What does the Republican Party actually stand for these days? As a Republican, I have been asking myself this question for the past four years of the Donald Trump presidency. It certainly hasn’t been about policy. I think we may get some answers on Wednesday. The junior senator from Missouri, Josh Hawley, will be putting the Republican Party to the test. He preemptively announced that he is planning to challenge the certification of President-elect Joe Biden’s Electoral College victory when Congress convenes. Now dozens of other Republicans say they’ll join him.
It used to be that Republicans stood for the principles laid out in the party’s platform. The platform used to be a roadmap for governing. I decided to reread the 2016 Republican National Committee platform, which the party readopted last year. What I read seems to contradict Hawley’s challenge.
The preamble to the 2016 platform states in part: “We believe in the Constitution as our founding document. We believe the Constitution was written not as a flexible document, but as our enduring covenant. We believe our constitutional system — limited government, separation of powers, federalism, and the rights of the people — must be preserved uncompromised for future generations.”
Let’s break this down with each of the constitutional systems.
First, the platform’s position supporting “A limited government system in which the primary leaders have very little governing powers over the decisions and laws that are created without approval from the other branches or leaders within the government.” Limited government is essentially our system of checks and balances. The judicial branch has ruled in 59 cases against Trump and his rejection of the election results and loss to Biden. This system of limited government also gives Congress the responsibility to ratify the election results. As a senator, Hawley has a responsibility to act as a member of Congress, not as a 2024 presidential candidate.
Separation of powers is similar to limited government. The separation of power was specifically added to prevent the abuse of power and avoid autocracy. Trump has attacked our democratic institutions, including the independent courts and the free press. The impeachment of Trump showed that the Republican-dominated Senate had no interest in slowing the dismantling of our institutions or upholding their oath to the Constitution.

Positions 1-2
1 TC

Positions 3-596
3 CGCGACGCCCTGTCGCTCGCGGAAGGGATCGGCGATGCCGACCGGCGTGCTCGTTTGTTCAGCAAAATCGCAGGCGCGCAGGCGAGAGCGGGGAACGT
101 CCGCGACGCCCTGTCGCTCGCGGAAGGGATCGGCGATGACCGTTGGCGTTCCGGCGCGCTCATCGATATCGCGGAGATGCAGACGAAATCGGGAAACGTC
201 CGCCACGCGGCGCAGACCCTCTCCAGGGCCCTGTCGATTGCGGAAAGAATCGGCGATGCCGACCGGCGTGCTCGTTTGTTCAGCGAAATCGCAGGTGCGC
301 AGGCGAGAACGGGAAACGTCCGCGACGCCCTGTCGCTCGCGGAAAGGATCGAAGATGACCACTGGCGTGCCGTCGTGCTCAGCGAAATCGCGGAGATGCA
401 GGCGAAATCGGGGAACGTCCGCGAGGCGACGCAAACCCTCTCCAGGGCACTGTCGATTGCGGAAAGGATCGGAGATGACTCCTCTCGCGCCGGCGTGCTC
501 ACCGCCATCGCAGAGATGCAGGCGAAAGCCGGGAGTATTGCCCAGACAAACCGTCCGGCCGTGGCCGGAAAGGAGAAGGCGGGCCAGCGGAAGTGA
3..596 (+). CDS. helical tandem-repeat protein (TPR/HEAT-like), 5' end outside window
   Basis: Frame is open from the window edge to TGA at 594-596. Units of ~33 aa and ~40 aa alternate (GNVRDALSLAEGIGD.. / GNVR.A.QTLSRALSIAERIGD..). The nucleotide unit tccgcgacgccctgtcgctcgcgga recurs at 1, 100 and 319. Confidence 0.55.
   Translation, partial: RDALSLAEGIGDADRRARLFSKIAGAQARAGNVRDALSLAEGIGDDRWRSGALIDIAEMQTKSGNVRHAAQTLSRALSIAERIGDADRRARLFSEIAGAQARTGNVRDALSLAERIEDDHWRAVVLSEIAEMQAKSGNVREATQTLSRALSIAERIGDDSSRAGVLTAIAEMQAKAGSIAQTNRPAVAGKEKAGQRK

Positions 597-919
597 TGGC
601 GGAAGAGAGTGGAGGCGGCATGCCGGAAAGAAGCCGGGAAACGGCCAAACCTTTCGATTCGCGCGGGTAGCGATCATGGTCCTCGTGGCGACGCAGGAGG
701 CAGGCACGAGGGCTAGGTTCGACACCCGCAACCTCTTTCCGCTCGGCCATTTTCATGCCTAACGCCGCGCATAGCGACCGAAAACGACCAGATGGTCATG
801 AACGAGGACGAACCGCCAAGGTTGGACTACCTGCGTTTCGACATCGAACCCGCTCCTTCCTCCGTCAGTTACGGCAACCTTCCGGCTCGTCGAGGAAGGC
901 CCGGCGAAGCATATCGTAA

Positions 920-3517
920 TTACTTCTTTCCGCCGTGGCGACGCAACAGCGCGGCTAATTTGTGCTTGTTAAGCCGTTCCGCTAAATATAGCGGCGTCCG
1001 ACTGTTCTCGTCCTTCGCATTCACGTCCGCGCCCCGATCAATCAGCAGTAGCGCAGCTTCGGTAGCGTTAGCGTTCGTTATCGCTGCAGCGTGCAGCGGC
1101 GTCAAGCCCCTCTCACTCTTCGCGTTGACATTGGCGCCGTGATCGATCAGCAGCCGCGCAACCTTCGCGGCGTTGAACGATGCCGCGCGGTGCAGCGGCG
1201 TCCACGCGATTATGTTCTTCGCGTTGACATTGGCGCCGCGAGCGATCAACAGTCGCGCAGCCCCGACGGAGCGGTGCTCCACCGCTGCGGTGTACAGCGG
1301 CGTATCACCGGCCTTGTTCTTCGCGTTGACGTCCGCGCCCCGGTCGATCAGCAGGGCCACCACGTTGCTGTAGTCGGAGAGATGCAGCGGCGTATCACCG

Federalism is a system in which power is shared by the federal and state governments. Hawley was Missouri’s attorney general before he ran for the Senate and should have a clear understanding of federalism and election laws. On Dec. 30, Hawley declared, “I cannot vote to certify the Electoral College results on January 6 without raising the fact that some states, particularly Pennsylvania, failed to follow their own state election laws.” Anyone who believes that the Constitution is our founding document and who believes in federalism should believe that Pennsylvania is in charge of its own elections. And that as Missourians, we should stay out of Pennsylvania’s business. Why should a Missourian disenfranchise nearly 7 million Pennsylvania voters?
Finally, the rights of the people. People might be surprised that there is no right to vote in the U.S Constitution. But there have been several amendments (specifically 14, 15, 19, 24 and 26) that protect the right to vote. While we may not have an absolute right to vote, we do have a right to freedom of speech.
Hawley went on to say, “And I cannot vote to certify without pointing out the unprecedented effort of mega corporations, including Facebook and Twitter, to interfere in this election, in support of Joe Biden.” Last I checked, Facebook and Twitter were protected by our freedom of speech. Hawley’s own website describes him as a “Constitutional Conservative.” He graduated from Yale Law School and clerked on the Supreme Court. He should have much more experience in reading and interpreting the Constitution than I have.
From what I can tell, the GOP seems to only stand for “owning the libs” and backing Trump. I want a party that actually believes in principles its members set forward and acts on them. We will see on Wednesday. My hope is that elected Republicans will remember that they took an oath to uphold the Constitution and that the U.S. Constitution must be preserved uncompromised for future generations.
Lynn Schmidt is the Missouri state leader for Stand Up Republic and is a registered nurse. She lives in St. Charles.